BRUSSELS -- The European Union will cut sugar price supports 36 percent in a deal demanded by a World Trade Organization court ruling.

The agreement among E.U. countries is intended to drive down European sugar production by more than a third and transform the federation from a net sugar exporter to an importer, and may end the small sugar industries of two countries, Ireland and Finland. It will still leave the set European price at twice the world market price, down from triple that price today, and compensate producers for the income they lose.

The European Union is under worldwide pressure to reduce its agriculture subsidies, which are widely blamed for contributing to a collapse in global trade negotiations known as the Doha round. European Agriculture Minister Mariann Fischer Boel said the deal would put the European Union in a "much better position" when those talks resume in Hong Kong.

But the effect of the deal will fall unevenly on Europe's trading partners and may complicate Doha talks. Agriculture super-power Brazil, which successfully brought the WTO suit against the European Union's current sugar subsidies, stands to benefit from a more open market. But a collection of mostly poorer former European colonies said the cut will hurt them the most because it reduces the preferential treatment they long received and said they would fight the agreement taking force in Hong Kong.

"We have seen the reform with dismay and anger because no concessions at all have been made to us," said Eastern Caribbean States Ambassador George Bullen, who chairs the interest group of 18 former European colonies in Africa and the Caribbean. "Our only hope is now to fight this in Hong Kong because the deal cannot progress at the expense to our countries."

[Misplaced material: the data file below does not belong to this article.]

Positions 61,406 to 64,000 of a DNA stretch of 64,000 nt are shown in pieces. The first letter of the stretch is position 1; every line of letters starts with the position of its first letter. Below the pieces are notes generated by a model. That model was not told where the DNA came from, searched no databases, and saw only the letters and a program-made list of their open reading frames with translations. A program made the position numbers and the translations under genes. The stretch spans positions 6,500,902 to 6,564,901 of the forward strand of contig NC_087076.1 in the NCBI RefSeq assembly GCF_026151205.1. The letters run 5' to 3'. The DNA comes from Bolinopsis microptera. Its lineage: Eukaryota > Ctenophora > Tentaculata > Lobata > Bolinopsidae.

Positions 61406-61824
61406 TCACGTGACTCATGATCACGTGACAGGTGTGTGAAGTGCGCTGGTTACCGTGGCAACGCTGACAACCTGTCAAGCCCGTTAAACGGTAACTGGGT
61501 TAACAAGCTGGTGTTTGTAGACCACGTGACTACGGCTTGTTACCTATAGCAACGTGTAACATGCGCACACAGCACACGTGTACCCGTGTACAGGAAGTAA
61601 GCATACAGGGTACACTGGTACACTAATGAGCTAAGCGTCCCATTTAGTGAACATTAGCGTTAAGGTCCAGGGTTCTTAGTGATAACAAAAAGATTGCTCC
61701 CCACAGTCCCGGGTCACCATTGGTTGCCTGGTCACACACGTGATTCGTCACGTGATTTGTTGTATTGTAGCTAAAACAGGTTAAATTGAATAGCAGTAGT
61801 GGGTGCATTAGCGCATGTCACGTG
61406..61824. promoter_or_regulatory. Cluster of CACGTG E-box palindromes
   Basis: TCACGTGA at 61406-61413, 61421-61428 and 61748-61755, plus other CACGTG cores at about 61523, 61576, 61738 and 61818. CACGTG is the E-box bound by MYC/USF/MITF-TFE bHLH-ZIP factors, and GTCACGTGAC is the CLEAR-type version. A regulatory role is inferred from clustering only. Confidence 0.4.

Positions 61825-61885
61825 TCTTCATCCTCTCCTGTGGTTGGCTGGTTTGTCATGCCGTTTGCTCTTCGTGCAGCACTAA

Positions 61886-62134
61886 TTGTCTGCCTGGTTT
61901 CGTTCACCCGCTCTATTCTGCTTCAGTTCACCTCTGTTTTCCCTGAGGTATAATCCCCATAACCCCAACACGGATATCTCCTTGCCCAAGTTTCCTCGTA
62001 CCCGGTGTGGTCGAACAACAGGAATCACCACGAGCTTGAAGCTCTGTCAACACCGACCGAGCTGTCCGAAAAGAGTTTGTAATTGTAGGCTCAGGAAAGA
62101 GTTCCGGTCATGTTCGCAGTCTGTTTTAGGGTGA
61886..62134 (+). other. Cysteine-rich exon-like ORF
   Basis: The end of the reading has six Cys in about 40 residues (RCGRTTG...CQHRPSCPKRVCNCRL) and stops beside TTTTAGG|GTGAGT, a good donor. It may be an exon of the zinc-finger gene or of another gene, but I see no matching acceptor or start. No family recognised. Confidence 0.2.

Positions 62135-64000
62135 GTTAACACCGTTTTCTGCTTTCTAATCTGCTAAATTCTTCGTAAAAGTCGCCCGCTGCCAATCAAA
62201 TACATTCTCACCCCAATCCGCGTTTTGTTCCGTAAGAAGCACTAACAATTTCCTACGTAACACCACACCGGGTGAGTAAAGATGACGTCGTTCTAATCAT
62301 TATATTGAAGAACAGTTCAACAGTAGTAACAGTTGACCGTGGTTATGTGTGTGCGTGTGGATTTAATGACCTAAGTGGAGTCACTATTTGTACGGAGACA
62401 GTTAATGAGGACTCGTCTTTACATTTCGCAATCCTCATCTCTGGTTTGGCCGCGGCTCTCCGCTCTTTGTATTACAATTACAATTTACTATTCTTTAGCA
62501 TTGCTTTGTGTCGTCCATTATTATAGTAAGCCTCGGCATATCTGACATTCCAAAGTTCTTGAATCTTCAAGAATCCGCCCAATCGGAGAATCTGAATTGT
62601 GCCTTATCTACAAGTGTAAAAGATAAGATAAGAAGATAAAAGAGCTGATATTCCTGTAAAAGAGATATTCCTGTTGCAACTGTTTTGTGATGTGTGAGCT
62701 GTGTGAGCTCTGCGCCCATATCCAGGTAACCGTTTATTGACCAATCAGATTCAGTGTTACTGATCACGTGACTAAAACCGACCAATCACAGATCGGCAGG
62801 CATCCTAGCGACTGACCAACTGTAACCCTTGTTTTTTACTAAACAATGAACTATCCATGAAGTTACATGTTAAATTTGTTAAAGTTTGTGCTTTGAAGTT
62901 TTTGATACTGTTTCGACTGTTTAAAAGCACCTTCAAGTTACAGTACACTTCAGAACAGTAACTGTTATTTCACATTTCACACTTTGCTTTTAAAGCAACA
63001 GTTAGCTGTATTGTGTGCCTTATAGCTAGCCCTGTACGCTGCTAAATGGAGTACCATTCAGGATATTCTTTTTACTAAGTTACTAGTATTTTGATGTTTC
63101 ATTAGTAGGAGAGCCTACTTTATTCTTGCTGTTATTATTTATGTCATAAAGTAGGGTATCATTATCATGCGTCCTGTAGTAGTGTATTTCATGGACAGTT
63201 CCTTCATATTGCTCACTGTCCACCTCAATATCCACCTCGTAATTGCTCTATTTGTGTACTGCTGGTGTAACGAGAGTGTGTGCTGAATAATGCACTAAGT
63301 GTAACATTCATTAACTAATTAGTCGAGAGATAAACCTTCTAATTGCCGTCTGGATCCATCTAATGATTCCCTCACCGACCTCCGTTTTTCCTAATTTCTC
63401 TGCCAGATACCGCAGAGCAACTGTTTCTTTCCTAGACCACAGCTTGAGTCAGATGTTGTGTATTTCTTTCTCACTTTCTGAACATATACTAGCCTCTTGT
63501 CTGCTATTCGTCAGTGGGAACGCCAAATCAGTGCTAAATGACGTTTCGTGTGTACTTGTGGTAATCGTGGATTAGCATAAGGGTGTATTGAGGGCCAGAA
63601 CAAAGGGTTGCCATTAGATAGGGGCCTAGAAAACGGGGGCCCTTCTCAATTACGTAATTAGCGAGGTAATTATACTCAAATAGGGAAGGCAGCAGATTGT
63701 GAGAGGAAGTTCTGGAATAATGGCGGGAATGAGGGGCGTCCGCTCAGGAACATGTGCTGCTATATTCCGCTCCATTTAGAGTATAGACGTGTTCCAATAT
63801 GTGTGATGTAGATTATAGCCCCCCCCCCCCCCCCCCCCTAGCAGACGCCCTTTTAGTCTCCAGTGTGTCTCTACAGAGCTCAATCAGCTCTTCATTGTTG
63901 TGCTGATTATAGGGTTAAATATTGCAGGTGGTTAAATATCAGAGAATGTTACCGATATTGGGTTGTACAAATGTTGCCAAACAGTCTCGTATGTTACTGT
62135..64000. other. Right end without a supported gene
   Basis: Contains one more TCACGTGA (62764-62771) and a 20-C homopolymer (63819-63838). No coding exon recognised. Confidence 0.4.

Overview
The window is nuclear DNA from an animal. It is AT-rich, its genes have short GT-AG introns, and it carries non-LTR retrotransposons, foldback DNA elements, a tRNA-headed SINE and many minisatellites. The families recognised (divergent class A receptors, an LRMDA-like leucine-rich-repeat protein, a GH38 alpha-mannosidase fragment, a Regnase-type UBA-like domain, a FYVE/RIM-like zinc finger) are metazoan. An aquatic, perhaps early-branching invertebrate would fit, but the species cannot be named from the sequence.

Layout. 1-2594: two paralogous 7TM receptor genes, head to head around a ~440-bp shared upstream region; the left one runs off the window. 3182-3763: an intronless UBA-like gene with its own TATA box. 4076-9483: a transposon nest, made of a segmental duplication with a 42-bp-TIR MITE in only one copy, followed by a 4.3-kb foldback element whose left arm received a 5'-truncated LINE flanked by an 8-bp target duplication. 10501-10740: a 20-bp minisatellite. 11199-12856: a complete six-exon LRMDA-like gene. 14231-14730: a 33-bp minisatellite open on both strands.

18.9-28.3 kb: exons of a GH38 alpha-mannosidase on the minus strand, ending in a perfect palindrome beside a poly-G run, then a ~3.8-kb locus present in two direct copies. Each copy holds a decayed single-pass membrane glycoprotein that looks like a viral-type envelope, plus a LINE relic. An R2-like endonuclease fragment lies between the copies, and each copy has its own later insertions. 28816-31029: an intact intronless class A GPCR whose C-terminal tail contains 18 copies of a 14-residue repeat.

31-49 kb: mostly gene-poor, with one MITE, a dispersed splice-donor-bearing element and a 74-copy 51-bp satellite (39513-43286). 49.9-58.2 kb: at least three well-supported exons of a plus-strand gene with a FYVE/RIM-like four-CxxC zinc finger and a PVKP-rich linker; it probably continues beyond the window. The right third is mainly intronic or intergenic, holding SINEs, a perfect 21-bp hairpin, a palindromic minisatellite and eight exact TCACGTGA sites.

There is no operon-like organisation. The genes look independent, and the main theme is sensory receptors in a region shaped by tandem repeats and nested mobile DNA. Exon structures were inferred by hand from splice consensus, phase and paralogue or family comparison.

The countries say the lower price will cost them thousands of jobs, and are demanding compensation to help their economies adjust. So far the European Union has offered the 18 countries the possibility of $47 million, combined in 2006, and is considering $223 million a year after that.

The European Union will impose a levy on its sugar producers that will help pay for a number of programs to compensate farmers for lost earnings from the lower price, and compensate producers who get out of the business or diversify into other alternative products such as bio-ethanol fuel made from sugar beets. All farmers will be paid for 64.2 percent of their lost income as long as the new system lasts.

Farmers in countries who cut back their industry by more than half, as Italy plans to do, may be eligible for 100 percent compensation for five years. In countries that eliminate the industry completely, other programs may give farmers similar benefits. E.U. savings from the lower price supports will also help pay for the new benefits.

The changes faced fierce opposition from a handful of E.U. countries, including Greece, Latvia and Poland. Nonetheless, sugar producers said they could live with the deal because of the compensation scheme.

One Austrian sugar maker, Agrana Beteiligungs AG, said the change may force it to close one of its three Austrian production plants and likely another plant in Eastern Europe. But the company said it could live with the E.U. agreement. "Basically we welcome these measures," said Agrana Chief Executive Johann Marihart.

The agreement also is expected to benefit European companies who use sugar in their products such as Nestle SA and Cadbury Schweppes PLC, who will benefit from a lower price. But the candy industry was dissatisfied with the size of the cut. The European Union initially proposed a cut of 39 percent. The smaller cut of 36 percent "gives us serious concern about the future competitiveness of our industry," said David Zimmer, secretary general of the Association of the Chocolate, Biscuits and Confectionery Industries in the European Union.

The deal, reached after three days of negotiations by European agriculture ministers in Brussels, will phase in price cuts over four years starting in 2006. It lasts until 2014, when it will again come up for debate.

European Agriculture Minister Mariann Fischer Boel, left, and Margaret Beckett of Britain answer questions about the new agreement.